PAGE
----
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International Global Health Blog

Health effect of UV radiation - Sunburn

International Global Health


High doses of UV radiation kill most of the skin cells in the upper skin layer, and cells that are not killed get damaged. In it is mildest form, sunburn consists of a reddening of the skin called erythema.

 

This appears shortly after UV radiation exposure and reaches a maximum intensity between 8 and 24 hours. It then fades over the course of a few days. However, a strong sunburn may cause the skin to blister and peel, which is not only painful but also leaves the very white and new skin underneath unprotected and even more prone to UV damage.

 

Diagnosis

A mild sunburn does not normally require a visit to the doctor. However, if there are severe symptoms, it is important to seek medical attention.

A doctor will ask about symptoms and medical history. A physical exam will be conducted and, for some cases of sun damage - you may be referred to a dermatologist.

 

Treatment

Although it may seem like a temporary condition, sunburn a result of skin receiving too much exposure from the sun`s ultraviolet (UV) rays can cause long-lasting damage to the skin. This damage increases a person`s risk for getting skin cancer, making it critical to protect the skin from the sun.

 

It is important to start treatment for sunburn as soon as possible. Sunburn can lead to permanent skin damage and increase the risk of skin cancer. The following are some simple ways to ease the discomfort of sunburn;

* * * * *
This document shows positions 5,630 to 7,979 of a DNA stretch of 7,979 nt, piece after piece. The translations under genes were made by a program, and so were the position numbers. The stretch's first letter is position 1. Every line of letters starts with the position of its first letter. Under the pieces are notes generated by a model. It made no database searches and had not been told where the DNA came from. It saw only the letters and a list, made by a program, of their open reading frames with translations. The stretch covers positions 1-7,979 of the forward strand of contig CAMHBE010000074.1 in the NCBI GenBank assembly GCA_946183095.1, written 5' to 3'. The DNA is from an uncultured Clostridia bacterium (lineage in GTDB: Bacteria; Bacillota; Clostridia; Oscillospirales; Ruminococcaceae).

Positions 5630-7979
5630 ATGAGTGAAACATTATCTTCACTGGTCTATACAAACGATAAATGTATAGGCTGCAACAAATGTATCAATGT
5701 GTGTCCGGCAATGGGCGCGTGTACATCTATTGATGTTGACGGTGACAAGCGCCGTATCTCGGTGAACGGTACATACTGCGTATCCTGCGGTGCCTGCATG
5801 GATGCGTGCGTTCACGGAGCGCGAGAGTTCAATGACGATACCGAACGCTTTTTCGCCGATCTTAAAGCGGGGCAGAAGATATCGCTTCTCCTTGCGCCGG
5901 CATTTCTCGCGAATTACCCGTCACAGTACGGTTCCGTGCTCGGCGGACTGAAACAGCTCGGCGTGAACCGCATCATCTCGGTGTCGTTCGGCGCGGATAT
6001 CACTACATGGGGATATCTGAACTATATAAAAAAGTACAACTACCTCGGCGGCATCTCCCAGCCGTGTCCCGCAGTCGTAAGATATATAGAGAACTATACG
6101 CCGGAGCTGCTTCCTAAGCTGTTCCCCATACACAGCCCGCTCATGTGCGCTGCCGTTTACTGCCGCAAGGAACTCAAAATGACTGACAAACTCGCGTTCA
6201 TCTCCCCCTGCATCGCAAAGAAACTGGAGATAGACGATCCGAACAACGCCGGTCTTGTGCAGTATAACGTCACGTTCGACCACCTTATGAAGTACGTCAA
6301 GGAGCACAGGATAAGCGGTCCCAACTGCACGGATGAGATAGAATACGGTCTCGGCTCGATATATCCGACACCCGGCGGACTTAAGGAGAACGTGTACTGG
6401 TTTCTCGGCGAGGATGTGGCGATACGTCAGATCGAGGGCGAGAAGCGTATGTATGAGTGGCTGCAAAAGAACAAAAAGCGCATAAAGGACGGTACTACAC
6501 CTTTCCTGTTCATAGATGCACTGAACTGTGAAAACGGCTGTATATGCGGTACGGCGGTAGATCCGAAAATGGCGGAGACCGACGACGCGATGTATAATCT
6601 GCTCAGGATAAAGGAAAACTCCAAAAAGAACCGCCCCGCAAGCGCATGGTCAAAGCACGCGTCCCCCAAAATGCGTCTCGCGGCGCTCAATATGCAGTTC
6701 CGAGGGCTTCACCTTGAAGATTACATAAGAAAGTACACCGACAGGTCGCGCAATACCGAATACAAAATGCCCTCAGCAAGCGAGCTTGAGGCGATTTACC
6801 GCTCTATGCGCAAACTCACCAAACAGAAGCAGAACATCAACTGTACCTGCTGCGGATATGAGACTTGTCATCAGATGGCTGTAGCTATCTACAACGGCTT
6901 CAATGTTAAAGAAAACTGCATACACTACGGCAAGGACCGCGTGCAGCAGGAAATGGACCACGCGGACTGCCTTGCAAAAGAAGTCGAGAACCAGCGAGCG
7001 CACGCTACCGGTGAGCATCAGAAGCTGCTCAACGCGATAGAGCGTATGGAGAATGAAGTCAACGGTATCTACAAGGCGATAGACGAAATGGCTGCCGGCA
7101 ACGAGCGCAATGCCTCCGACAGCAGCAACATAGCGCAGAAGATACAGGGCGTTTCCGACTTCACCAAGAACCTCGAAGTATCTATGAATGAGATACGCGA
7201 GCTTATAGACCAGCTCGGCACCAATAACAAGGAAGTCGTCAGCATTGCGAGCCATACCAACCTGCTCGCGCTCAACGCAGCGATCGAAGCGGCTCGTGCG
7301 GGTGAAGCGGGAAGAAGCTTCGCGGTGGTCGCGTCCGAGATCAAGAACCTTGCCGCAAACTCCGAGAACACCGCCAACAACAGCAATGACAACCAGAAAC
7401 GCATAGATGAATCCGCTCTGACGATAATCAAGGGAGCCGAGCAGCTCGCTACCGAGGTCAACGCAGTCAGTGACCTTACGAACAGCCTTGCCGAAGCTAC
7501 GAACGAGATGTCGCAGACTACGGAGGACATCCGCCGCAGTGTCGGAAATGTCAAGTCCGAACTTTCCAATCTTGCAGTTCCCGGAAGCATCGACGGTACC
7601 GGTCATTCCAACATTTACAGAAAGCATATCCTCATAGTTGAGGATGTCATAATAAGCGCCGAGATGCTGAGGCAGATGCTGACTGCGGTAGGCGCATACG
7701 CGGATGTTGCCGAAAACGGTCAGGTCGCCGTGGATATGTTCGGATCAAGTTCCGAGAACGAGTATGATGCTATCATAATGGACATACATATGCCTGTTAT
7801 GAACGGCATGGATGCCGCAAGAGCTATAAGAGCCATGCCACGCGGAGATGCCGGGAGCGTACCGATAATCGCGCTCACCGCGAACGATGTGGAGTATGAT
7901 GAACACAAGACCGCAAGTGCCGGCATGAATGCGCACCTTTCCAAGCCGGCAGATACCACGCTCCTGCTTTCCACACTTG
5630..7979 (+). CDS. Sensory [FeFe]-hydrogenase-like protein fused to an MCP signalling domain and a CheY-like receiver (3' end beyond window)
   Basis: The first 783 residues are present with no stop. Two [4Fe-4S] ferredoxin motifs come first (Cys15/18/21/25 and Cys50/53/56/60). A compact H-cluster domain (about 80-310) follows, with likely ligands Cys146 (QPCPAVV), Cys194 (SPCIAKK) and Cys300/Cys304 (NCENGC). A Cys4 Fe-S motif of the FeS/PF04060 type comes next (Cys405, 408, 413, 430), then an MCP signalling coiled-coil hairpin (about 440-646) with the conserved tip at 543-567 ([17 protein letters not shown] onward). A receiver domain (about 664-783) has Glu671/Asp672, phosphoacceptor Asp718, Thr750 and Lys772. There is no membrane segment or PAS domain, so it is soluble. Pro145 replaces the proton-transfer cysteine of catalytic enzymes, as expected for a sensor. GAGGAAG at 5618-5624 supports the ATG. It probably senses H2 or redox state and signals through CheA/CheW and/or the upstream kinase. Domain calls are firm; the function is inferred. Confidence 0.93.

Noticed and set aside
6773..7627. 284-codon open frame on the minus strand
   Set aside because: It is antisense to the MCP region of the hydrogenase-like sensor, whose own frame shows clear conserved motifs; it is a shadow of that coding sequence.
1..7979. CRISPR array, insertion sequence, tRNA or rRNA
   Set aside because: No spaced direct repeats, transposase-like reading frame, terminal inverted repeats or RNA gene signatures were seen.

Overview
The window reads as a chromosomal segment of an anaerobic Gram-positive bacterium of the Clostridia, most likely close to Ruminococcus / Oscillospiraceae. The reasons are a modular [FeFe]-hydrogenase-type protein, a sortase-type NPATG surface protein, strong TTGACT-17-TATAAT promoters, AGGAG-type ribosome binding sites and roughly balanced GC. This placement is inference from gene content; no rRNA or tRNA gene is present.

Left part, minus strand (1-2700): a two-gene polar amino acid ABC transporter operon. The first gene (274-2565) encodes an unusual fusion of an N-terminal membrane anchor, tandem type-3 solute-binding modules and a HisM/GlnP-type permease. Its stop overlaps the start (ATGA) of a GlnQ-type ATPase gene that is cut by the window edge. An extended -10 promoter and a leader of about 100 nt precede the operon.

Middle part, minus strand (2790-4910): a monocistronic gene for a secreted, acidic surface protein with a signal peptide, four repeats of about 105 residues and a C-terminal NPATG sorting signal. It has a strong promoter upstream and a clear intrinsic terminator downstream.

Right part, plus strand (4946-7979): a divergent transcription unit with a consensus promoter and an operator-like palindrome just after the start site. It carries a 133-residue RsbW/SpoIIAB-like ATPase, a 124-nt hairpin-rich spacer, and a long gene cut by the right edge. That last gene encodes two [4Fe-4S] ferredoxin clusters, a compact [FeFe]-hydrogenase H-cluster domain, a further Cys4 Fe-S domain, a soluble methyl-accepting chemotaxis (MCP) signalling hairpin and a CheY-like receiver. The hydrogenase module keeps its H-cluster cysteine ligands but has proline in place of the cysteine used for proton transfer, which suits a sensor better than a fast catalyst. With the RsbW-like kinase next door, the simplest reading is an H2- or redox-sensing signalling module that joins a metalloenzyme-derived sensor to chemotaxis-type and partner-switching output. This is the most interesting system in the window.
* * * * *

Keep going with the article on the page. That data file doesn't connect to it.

• Peeling skin
  • Cool the skin
  • Rehydrate – drink more water
  • Apply moisturizer
  • Stay out of sun

 

Tips

Sunscreen should never be used to prolong the duration of sun exposure.

  1. Limit time in the midday sun 
    The sun`s UV rays are the strongest between 10 a.m. and 4 p.m. To the extent possible, limit exposure to the sun during these hours.
  2. Wear protective clothing 
    A hat with a wide brim offers good sun protection for your eyes, ears, face, and the back or your neck. Sunglasses that provide 99 to 100 percent UV-A and UV-B protection will greatly reduce eye damage from sun exposure. Tightly woven, loose fitting clothes will provide additional protection from the sun.
  3. Use sunscreen
    Apply a broad-spectrum sunscreen of SPF 15+ liberally and re-apply every two hours, or after working, swimming, playing or exercising outdoors.

 

References:

World Health Organization (WHO)

NHS

WebMD

American Academy of Dermatology (AAD)

Medical News Today

Medicine Health

 

 



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